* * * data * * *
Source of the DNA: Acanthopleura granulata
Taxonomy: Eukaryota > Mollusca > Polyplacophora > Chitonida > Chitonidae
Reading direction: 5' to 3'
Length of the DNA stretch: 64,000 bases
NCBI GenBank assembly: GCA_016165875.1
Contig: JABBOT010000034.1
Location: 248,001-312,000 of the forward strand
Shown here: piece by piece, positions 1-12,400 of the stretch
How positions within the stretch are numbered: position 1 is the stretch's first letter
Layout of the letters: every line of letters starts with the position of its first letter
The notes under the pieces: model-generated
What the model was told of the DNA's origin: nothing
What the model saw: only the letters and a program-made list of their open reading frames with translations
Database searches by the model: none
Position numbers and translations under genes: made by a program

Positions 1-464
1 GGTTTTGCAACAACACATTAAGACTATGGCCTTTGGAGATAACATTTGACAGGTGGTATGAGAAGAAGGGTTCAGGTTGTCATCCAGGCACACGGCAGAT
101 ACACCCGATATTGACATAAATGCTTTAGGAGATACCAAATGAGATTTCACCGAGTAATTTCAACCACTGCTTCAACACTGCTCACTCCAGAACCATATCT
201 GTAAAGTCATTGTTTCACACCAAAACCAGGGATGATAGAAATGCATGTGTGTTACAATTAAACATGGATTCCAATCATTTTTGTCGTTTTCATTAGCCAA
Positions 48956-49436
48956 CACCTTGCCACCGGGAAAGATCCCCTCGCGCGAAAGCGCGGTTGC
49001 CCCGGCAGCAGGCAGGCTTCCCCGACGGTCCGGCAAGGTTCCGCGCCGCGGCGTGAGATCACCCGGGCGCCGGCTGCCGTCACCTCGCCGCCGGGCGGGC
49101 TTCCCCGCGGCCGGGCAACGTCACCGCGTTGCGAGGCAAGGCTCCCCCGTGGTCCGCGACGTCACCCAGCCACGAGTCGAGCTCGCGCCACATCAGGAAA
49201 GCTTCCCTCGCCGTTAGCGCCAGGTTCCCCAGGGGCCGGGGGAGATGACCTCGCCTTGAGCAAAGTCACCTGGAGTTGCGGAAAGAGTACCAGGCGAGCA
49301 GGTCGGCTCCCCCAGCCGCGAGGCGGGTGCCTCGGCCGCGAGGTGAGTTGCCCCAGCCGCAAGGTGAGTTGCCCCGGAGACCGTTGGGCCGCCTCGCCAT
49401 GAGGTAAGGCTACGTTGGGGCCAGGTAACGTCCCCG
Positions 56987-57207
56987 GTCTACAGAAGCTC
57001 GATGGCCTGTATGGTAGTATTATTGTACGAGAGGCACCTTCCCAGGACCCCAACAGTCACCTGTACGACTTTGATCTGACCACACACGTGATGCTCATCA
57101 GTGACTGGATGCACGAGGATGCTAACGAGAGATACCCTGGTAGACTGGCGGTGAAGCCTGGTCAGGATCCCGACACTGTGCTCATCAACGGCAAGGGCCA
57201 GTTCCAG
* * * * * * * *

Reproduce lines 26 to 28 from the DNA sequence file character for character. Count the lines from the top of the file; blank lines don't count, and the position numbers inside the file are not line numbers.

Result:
49401 GAGGTAAGGCTACGTTGGGGCCAGGTAACGTCCCCG
Positions 56987-57207
56987 GTCTACAGAAGCTC